Alerts and Notices
SynopsisHuman ehrlichiosis and anaplasmosis refer to infections due to bacteria belonging to the family Anaplasmataceae. The species responsible for the majority of human infections are Anaplasma phagocytophilum, which causes human granulocytotropic (or granulocytic) anaplasmosis; Ehrlichia chaffeensis, which causes human monocytic ehrlichiosis (HME); Ehrlichia ewingii; and Ehrlichia muris eauclairensis. Ehrlichia canis is also a very rare cause of human disease. This summary focuses on ehrlichiosis.
Tick vectors and specific mammalian hosts (eg, deer, dogs, mice, and cattle) form the natural zoonotic cycle for the bacteria of human ehrlichiosis. Infection follows bites from infected ticks: the lone-star tick (Amblyomma americanum) and the blacklegged tick (Ixodes scapularis). In the United States, HME and E ewingii infections are most commonly reported in the southeastern, south-central, and mid-Atlantic states. Similar to other tickborne illnesses, the majority of disease occurs in the warmer months of spring and summer and is more frequently noted to occur in men.
Of note, sennetsu fever is a rare infection and no longer considered an ehrlichiosis. It is caused by Neorickettsia sennetsu (formerly Ehrlichia sennetsu); it may be transmitted by trematodes in fish and causes a mono-like illness with fever, lymphadenopathy, myalgia, and headache. Sennetsu fever may pose a risk to inhabitants and travelers to Japan and Malaysia. Cases from Europe have been reported as well.
Ehrlichiosis has a range of presentations from asymptomatic infection to severe acute infection. Fever, headache, chills, malaise, myalgia, anorexia, nausea, vomiting, abdominal pain, arthralgias, nonproductive cough, and confusion may occur after an incubation period of 7-10 days (range 7-21 days) after the tick bite. Although mild or moderate courses are typical, subclinical and fatal cases have been reported, with older and immunocompromised patients having more severe disease. Some untreated patients may have a prolonged febrile illness. An exanthem has been reported in up to 30% of adult patients and up to 60% of pediatric patients (particularly with E chaffeensis), usually developing around 5 days after fever begins, but more commonly a faint, blanchable generalized erythema (toxic erythema) is present. Hepatosplenomegaly occurs in about half of the patients. Periorbital edema, conjunctival injection, and mental status changes may be present on examination. Lymphadenopathy is most often localized. Widespread erythema, multiorgan dysfunction, coma, renal failure, and hypotension may resemble toxic shock syndrome. Neurologic symptoms are seen in about 1 in 5 cases, including altered mental status changes, meningismus, clonus, and signs of meningoencephalitis.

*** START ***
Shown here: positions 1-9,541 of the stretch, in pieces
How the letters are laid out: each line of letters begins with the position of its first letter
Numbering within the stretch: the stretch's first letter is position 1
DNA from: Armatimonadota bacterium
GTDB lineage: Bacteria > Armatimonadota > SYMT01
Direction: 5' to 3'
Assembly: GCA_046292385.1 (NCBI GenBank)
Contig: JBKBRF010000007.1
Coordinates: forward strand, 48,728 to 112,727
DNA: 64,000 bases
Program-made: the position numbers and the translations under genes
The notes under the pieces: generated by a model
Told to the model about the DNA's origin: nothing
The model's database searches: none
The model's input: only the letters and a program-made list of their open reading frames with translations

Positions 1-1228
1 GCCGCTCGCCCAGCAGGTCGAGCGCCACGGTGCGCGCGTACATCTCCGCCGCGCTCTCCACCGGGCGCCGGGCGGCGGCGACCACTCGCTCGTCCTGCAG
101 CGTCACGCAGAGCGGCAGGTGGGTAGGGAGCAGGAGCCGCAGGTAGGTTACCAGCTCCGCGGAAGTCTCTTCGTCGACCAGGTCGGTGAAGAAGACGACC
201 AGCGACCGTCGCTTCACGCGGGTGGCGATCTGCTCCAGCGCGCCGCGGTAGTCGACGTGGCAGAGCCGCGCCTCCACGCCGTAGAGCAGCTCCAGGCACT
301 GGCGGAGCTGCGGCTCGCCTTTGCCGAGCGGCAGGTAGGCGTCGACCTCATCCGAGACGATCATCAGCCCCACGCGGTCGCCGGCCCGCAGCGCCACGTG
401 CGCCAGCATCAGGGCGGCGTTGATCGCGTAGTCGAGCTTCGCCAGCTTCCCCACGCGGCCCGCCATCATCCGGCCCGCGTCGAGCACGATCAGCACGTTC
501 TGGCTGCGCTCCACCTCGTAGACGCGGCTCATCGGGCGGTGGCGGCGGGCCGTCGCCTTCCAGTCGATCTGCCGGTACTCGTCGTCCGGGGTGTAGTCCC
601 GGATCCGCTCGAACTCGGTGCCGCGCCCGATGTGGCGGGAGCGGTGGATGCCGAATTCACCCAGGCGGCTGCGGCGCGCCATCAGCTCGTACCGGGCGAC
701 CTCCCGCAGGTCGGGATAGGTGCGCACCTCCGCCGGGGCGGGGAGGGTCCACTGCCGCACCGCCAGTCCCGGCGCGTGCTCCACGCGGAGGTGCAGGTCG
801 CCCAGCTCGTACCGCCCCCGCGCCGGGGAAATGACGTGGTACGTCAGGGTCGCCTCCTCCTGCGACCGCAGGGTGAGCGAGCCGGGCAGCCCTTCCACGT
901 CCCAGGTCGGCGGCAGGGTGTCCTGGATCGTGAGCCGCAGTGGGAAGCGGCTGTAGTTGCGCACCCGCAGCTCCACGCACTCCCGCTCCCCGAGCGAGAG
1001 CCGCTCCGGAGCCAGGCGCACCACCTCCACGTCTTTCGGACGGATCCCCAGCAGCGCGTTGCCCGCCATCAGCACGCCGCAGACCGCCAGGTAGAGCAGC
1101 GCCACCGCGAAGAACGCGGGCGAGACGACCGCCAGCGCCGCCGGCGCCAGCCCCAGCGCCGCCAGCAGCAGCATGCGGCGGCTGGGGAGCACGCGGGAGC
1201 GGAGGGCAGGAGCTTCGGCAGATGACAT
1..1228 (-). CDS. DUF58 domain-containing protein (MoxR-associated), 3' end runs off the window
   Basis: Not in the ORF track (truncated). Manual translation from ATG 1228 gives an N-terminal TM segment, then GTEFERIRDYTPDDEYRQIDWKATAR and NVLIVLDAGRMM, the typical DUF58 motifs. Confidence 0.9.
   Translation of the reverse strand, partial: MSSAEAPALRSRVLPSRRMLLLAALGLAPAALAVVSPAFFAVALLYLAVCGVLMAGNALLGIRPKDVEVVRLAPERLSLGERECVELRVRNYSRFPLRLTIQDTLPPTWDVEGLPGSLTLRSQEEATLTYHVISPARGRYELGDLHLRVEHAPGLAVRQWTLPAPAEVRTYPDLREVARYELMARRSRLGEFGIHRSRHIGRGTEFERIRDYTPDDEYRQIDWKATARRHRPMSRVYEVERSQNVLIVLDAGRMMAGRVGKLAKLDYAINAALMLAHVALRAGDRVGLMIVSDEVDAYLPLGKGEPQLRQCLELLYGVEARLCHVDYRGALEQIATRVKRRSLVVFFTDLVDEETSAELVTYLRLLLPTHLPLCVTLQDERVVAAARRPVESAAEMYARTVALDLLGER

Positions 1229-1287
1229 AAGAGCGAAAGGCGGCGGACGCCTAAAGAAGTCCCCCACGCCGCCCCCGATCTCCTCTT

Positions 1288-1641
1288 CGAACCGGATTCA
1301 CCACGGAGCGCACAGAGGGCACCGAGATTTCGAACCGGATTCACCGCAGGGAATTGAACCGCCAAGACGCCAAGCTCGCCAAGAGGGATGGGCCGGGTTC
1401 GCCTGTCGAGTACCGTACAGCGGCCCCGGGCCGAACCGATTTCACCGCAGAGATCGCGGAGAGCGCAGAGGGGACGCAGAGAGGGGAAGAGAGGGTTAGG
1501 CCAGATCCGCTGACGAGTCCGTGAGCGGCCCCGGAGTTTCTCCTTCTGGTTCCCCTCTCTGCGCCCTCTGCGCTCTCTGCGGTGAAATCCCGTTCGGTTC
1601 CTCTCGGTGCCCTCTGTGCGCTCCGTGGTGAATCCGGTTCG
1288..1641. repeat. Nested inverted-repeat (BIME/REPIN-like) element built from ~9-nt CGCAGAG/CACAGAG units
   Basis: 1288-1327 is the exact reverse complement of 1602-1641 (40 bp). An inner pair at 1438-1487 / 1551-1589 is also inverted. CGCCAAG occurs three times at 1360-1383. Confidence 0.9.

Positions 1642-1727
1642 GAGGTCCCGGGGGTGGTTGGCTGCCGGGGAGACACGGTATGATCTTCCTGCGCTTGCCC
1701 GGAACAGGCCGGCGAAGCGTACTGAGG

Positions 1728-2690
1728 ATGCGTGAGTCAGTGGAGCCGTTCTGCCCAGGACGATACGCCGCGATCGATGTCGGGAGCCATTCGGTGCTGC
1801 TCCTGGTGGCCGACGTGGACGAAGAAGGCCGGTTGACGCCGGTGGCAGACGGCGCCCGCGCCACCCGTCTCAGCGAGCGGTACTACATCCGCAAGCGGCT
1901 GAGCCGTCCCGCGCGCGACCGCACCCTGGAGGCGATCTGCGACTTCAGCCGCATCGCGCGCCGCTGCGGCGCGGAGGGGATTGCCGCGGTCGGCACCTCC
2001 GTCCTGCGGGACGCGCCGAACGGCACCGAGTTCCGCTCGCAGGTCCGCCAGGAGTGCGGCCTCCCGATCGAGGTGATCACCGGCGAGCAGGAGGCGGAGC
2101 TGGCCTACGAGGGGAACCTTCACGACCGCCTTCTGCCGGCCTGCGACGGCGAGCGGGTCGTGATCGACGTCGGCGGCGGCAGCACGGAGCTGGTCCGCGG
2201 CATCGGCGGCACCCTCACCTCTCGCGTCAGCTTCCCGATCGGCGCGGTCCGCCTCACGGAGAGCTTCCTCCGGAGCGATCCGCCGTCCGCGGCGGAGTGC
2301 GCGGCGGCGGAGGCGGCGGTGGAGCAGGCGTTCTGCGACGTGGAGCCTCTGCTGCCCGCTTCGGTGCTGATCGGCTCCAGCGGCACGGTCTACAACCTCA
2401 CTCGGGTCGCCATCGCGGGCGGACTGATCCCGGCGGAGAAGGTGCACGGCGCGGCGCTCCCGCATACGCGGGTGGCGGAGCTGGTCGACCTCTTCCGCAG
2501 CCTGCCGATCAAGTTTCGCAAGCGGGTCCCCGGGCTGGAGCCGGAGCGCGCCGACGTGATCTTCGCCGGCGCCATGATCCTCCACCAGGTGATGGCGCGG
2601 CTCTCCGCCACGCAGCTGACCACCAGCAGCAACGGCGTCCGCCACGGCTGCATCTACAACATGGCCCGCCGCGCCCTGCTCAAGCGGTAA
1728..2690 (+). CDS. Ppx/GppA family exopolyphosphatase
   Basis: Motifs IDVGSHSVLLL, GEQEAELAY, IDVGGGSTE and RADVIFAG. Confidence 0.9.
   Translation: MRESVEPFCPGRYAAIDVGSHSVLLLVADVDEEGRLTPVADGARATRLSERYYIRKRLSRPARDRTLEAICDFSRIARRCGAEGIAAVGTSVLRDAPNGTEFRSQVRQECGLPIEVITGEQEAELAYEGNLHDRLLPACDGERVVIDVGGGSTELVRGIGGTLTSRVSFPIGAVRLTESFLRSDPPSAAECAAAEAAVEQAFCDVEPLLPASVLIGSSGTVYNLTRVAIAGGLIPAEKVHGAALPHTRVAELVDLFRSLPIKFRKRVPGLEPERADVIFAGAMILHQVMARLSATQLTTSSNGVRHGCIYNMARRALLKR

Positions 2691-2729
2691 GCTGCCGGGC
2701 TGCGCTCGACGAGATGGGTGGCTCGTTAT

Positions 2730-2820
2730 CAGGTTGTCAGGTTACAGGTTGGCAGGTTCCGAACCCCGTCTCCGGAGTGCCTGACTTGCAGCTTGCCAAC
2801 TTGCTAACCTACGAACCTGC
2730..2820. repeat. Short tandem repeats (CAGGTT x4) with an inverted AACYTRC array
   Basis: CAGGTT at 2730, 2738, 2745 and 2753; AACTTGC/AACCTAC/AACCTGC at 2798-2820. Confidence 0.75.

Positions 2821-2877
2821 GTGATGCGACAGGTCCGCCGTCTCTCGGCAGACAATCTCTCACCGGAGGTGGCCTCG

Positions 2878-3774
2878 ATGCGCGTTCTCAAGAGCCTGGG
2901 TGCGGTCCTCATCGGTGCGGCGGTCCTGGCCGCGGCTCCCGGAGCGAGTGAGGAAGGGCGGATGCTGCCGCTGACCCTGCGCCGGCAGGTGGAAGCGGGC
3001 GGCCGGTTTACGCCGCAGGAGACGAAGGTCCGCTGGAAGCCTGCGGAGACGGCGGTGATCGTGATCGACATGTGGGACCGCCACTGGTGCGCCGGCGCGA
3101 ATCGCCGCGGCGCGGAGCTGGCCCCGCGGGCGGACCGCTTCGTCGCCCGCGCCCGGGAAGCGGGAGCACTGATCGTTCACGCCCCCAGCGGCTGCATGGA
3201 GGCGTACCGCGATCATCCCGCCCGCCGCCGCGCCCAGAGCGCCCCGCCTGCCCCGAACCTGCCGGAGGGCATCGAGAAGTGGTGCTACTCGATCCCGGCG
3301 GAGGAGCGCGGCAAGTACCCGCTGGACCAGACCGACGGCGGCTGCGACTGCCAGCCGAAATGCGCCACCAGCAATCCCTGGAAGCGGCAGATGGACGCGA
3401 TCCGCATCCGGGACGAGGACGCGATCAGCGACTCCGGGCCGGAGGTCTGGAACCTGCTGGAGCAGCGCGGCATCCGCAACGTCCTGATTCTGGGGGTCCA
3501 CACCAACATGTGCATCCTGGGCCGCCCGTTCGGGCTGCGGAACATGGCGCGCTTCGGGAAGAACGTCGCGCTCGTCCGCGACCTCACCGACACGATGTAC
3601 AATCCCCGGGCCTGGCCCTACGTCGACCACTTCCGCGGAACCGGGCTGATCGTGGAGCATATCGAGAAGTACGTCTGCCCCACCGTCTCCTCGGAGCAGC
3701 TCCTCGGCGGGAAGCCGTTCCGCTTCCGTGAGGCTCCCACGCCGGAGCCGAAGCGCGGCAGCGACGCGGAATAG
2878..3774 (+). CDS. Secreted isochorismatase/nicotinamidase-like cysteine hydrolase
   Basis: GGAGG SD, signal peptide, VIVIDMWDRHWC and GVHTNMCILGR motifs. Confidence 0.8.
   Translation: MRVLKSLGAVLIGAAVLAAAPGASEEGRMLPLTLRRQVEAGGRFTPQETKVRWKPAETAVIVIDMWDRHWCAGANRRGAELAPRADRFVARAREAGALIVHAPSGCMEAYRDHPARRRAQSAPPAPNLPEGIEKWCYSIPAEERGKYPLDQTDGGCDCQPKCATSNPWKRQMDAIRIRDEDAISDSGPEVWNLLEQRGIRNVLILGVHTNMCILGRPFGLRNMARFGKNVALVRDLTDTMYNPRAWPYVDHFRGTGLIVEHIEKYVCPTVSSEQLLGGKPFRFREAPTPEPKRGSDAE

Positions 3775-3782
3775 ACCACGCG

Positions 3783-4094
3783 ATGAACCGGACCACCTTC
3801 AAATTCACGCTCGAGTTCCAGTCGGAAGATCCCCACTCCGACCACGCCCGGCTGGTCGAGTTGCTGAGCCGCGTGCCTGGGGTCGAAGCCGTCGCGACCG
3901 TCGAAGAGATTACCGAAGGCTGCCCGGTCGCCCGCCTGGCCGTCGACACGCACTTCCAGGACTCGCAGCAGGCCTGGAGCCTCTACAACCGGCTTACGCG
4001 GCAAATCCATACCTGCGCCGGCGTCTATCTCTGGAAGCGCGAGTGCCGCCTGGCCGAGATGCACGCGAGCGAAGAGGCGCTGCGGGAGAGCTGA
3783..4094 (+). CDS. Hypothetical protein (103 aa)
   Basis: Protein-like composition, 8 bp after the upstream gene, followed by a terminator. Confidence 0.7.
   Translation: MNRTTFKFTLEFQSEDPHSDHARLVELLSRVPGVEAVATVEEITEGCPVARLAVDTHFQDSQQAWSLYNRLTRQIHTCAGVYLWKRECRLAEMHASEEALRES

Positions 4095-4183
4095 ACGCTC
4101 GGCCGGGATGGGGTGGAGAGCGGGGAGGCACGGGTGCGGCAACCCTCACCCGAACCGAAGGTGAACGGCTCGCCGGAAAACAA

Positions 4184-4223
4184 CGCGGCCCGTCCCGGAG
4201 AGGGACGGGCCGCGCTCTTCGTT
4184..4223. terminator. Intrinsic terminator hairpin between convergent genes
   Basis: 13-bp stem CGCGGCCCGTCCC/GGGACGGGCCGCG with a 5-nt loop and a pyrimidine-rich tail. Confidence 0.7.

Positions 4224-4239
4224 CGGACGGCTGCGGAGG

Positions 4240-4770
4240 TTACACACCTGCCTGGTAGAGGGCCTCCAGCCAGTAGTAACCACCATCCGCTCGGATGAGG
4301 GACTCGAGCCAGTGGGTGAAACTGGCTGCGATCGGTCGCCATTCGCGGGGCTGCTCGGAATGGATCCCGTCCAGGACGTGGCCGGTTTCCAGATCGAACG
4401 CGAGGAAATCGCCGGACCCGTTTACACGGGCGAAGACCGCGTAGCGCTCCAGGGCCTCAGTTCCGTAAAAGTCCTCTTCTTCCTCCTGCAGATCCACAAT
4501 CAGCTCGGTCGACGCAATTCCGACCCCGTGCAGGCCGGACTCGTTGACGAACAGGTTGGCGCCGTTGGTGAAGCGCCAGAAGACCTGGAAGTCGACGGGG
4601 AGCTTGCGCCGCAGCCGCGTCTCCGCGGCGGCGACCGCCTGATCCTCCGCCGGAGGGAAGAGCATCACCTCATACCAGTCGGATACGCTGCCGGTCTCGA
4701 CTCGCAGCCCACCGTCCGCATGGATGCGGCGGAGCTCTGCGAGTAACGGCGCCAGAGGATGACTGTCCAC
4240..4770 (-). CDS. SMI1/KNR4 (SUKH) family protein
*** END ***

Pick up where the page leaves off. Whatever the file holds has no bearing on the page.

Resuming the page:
The mortality rate overall is approximately 3% for human monocytic ehrlichiosis; human granulocytic ehrlichiosis is generally milder, but a few fatalities have been reported, particularly in the immunocompromised.
A77.40 – Ehrlichiosis
A77.49 – Other ehrlichiosis
240626005 – Human ehrlichiosis
Differential Diagnosis & Pitfalls
- Human granulocytic anaplasmosis (HGA)
- Lyme disease – Usually has a characteristic rash (erythema chronicum migrans) that occurs in acute infection.
- Toxic shock syndrome
- Rocky Mountain spotted fever (RMSF) – The clinical picture of RMSF without positive tests for RMSF may be ehrlichiosis.
- Erythema multiforme lesions tend to have a dusky center; are symmetrically distributed favoring the dorsal hands, face, and forearms; and are usually with associated herpes infection.
- Secondary syphilis can have a characteristic "rust" color and overlying scale.
- Pityriasis rosea presents with a herald patch and lesions in characteristic "fir tree" distribution over the trunk with overlying fine scale.
- Urticarial lesions are edematous, pruritic, and typically resolve within 24 hours.
- Murine typhus
- Relapsing fever
- Colorado tick fever
- Q fever
- Acute meningococcemia